For the first time in my life yesterday morning, I was stuck in a damn elevator at the Sandton Gautrain Station. For half an hour. It was one of the longest thirty frigging minutes of my life. That, and the conundrums that came with the (very) inconvenient situation made for an interesting beginning of the week. Not in a good way.
Firstly, I was on my way to work. When you commute, you keep track of your time as closely as possible to ensure that you arrive at work on time and that you don’t spend too much time on the road. So this meant I was thrown out of schedule by a whole half an hour. On a Monday. What a way to start the week. Monumentally late.
Secondly, there was no signal where the elevator was stuck. About 4 storeys into the ground. I couldn’t talk to anyone, or message or email anyone. I was pretty much stuck underground without any means of telling the world.
Then there was the crappy fact that I was stuck in an elevator with 15 other people. Actually 16 if you count the little girl, possibly a year old, nestled in her father’s arms. 16 people in an elevator for half an hour gets a little scary especially if your imagination is like mine – wild. I blame all the bad television I’ve watched over the years.
What if the cables snapped and the elevator tumbled down into a bottomless pit full of sulphur and brimstone where there is gnashing of teeth and… wait a minute. That’s a little too dramatic. Perhaps plummeting just a couple of hundred metres down a shaft into darkness. I was thinking two things – jump just before the lift hits the bottom or bend my knees like one would if genuflecting as the cage of death plummets down. Both solutions (apparently) save your knees from breaking on impact.
This terrifying thought co-existed with observations of my rather cramped surroundings.
A man close to the emergency intercom pressed the help button and there was an answer and I thought, thank the ancestors, we are not alone! That was until the guy, when asked how many we were in the lift joked saying 102. Yes we were not alone. We were with stupid. This moron was taking this lightly! We could die! So I quickly did a head count and shouted, 15, 16 including the little child. We would get an answer shortly, the woman on the intercom said.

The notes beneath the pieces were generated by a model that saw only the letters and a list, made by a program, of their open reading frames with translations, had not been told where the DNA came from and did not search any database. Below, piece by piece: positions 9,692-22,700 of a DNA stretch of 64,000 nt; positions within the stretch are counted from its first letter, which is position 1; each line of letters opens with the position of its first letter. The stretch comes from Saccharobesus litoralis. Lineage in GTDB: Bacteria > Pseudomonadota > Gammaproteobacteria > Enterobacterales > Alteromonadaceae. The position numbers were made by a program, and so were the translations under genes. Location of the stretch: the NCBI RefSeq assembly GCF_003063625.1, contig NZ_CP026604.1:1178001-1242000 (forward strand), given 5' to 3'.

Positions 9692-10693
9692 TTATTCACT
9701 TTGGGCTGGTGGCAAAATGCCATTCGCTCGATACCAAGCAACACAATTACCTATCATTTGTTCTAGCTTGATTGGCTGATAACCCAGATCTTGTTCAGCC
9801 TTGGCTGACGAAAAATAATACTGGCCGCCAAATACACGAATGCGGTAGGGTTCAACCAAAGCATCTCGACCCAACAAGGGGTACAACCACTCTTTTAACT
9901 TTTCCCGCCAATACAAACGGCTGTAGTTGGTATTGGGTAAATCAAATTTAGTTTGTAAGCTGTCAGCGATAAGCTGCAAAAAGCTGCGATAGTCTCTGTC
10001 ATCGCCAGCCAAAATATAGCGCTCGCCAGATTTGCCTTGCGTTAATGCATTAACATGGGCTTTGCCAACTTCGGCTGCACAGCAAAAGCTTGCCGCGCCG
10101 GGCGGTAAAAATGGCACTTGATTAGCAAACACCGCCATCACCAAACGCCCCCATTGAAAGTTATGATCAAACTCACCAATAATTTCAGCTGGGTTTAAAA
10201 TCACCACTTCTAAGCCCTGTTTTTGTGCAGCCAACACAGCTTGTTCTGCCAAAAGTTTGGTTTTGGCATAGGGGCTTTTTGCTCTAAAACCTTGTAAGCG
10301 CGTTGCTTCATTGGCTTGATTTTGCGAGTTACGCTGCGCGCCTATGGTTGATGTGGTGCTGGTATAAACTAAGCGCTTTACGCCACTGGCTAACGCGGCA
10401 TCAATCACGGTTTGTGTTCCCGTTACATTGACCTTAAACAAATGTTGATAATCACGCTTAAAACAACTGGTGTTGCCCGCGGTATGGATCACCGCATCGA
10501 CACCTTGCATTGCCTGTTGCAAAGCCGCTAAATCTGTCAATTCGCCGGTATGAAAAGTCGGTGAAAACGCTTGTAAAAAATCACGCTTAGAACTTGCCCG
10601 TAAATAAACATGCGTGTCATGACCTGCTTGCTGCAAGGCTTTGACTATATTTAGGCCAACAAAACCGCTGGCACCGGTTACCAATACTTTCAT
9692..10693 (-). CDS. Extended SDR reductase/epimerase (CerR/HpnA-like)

While waiting patiently, a man standing next to me decided being stuck in a lift was a good time to pull his earphones out of his bag and play music on loud volume. First track was some riff-heavy track, probably metal or rock, then the next was a David Guetta track. The third wasn’t a track but a silent scream (read: internal turmoil) from me telling him the noise in his earphones was annoying and frankly, inconsiderate given our situation.
While screaming silently, the little child started playing with her toy cellphone. The sound from the toy was loud. I was thinking – it’s a frigging Monday morning, give me a frigging break. I needed a Panado.
My mind raced and I thought, oh shit, before long the claustrophobes will start wailing and sweating profusely. Then there will be panic attacks with people hyperventilating and barfing. Oh shit! While mulling over this unfortunate way for life to end, the emergency phone rings and the woman informs us that help will be coming in 10 minutes. There was hope, but hope was 10 minutes too far.
But I relaxed a bit, thinking some more. Wherever you are in the world, all elevator jams are the same: the awkward silence at first, the panic (internal or not), the attack of the phobias and and and. So there must be universal steps to follow in order to deal better with being stuck with 10 – 15 other people in a 4m2 steel cage, yeah? Here’s six:
1. Do not panic. Easier said than done, but definitely true. Do not panic. Keep calm always. Unless the cables snap and you tumble down 50 storeys high. Think Ponte Towers.
2. Avert the awkward silence by talking. Talk about the lift being stuck, otherwise anything else will be awkwarder.
3. Anyone who puts on ear phones with loud music should be asked to desist from that antisocial, selfish activity. There is a time and place for everything, and earphones are not for when you’re stuck in an 4m2 steel cage with 16 other people
4. Report clearly when you seek help through the intercom. No clowning around. Also, no diva/ divo tendencies. Elevators don’t discriminate, anyone can get stuck – ask Vogue’s Editor at Large Andre Leon Talley. No amount of “Call Oscar de la Renta and tell him Andre Leon Talley is stuck in an elevator” will help.
5. Know that the time it will take to get help will probably be about twice as much as what you will be told. If the person on the intercom says 10 minutes, be prepared to wait for 20. I have read of people who’ve been stuck in an elevator for up to two days. So pack plenty of patience.
6. Never ever get into a crowded elevator. Ever.